is quoted as saying, Whenever possible, I avoid writing about the camera gear. The

    photographer takes the picture, not the equipment. Few people care what kind of

    Typewriter Hemmingway used (Estrin 1).

    The ease and availability of an excellent camera in your purse, pocket, or hand,

    redefines the idea of photography. Sure, there is a beauty to waiting for a photograph to

    emerge on Polaroid film, or watching the thick photo paper drip with water as an image

    slowly appears as you stand in a dark photo room. Regardless, there are too many

    magnificent moments, ones of turmoil, chaos, and countless quiet instances in our world

    that go un-captured. I firmly believe that there is so much left unnoticed in our lives

    today, that when the iPhone was introduced into society and developments in technology

    were made, including incredible improvements to the cell phone camera, every moment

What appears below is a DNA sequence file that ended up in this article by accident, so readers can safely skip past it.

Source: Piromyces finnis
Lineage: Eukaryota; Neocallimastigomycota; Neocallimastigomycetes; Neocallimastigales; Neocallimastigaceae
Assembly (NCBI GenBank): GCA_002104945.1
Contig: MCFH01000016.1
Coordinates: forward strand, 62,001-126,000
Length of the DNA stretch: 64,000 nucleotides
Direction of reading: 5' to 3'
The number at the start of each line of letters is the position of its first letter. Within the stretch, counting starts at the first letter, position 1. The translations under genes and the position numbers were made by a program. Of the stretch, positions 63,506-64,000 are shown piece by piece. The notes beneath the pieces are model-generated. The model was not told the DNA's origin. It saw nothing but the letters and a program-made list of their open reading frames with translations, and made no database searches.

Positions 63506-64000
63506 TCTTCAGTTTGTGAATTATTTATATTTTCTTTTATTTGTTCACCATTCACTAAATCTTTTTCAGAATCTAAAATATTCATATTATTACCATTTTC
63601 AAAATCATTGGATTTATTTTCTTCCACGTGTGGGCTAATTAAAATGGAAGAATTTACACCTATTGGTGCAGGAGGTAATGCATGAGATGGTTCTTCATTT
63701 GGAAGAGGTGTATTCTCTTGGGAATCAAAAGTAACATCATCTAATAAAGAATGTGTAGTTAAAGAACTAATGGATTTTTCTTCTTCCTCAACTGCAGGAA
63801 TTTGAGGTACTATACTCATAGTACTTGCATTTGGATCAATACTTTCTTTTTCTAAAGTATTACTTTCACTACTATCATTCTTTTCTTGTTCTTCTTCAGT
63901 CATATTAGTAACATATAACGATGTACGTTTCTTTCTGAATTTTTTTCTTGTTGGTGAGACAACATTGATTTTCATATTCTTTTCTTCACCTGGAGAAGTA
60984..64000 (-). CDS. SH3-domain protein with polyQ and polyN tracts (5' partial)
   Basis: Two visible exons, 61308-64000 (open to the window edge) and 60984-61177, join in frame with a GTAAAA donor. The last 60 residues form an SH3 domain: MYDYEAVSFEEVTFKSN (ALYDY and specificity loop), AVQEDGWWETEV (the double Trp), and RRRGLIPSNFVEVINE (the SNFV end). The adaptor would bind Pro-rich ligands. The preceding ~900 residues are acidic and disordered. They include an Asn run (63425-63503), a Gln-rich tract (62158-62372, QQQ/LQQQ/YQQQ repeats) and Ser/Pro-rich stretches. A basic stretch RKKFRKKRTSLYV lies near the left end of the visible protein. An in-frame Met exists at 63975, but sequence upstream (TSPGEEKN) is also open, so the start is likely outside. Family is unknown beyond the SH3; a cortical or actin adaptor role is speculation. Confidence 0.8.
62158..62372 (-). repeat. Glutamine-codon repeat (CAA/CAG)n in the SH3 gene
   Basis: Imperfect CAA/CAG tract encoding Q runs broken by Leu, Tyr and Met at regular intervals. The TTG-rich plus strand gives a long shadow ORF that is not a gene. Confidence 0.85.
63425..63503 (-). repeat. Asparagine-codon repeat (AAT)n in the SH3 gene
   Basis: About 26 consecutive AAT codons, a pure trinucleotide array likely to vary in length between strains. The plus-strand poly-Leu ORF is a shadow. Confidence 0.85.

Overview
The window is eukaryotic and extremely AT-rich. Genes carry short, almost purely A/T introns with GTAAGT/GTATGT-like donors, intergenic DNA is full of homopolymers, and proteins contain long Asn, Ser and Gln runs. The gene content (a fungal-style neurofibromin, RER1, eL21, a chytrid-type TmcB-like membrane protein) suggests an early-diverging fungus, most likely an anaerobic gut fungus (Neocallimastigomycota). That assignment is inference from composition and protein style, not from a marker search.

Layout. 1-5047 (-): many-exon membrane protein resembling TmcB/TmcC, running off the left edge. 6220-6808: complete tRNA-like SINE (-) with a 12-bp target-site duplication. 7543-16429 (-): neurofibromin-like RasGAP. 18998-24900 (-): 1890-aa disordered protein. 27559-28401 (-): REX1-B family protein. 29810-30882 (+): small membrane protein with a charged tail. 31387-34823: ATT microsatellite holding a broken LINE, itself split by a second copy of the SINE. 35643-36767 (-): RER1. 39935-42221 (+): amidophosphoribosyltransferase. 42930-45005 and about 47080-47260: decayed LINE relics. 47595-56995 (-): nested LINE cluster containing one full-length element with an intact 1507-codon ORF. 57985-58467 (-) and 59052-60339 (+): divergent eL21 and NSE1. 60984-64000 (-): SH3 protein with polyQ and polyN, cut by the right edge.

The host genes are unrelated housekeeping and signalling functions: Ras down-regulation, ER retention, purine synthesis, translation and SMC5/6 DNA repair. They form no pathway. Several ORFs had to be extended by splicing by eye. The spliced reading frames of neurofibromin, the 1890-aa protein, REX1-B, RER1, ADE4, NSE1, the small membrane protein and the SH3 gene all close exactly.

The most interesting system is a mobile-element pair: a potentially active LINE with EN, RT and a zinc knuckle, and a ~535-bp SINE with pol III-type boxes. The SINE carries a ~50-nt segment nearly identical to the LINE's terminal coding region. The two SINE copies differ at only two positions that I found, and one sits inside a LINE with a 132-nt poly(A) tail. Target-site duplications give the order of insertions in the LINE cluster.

you experienced or witnessed suddenly becomes a moment worth capturing on camera,

    or a moment worth sharing with friends, family, and admirers. Why limit ourselves to

    photography standards? Why limit the range of quality photos that could be captured-

    depicting: love, friendship, war, death, riots, politics, anger, kindness, nature, and more

    immeasurable pieces of this puzzle we call- life. There seems to be no sense in judging or

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    generalizing a photograph if it was taken on an IPhone. Let us learn to take advantage of

    a great tool that so many of us use today.

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    Works Cited

    Brooks, Katherine. "IPhone Photography Awards 2013: You Will Not Believe These

    Amazing Photos Were Taken With A Smart Phone." The Huffington Post.

    TheHuffingtonPost.com, 14 Aug. 2013. Web. 01 Nov. 2013.

    .

    Coulson, Cotton. "Photo Gallery: Tips for Better IPhone Photography."National

    Geographic. N.p., n.d. Web. 01 Nov. 2013.

    .Estrin, James. "Finding the Right Tool to Tell a War Story."Lens Finding the Right Tool

    to Tell a War Story Comments. N.p., 21 Nov. 2010. Web. 01 Nov. 2013.

    .

    "IPPAWARDS | 7th Annual IPhone Photography Awards."IPPAWARDS 7th Annual

    IPhone Photography Awards RSS. N.p., n.d. Web. 01 Nov. 2013.

    .

    Tchebotarev, Evgeny. "The Future of the IPhone Camera: How the New IPhone May

    Forever Change the Way We Think About Pro Photography."PetaPixel RSS.

    PetaPixel, 10 June 2013. Web. 01 Nov. 2013.

    .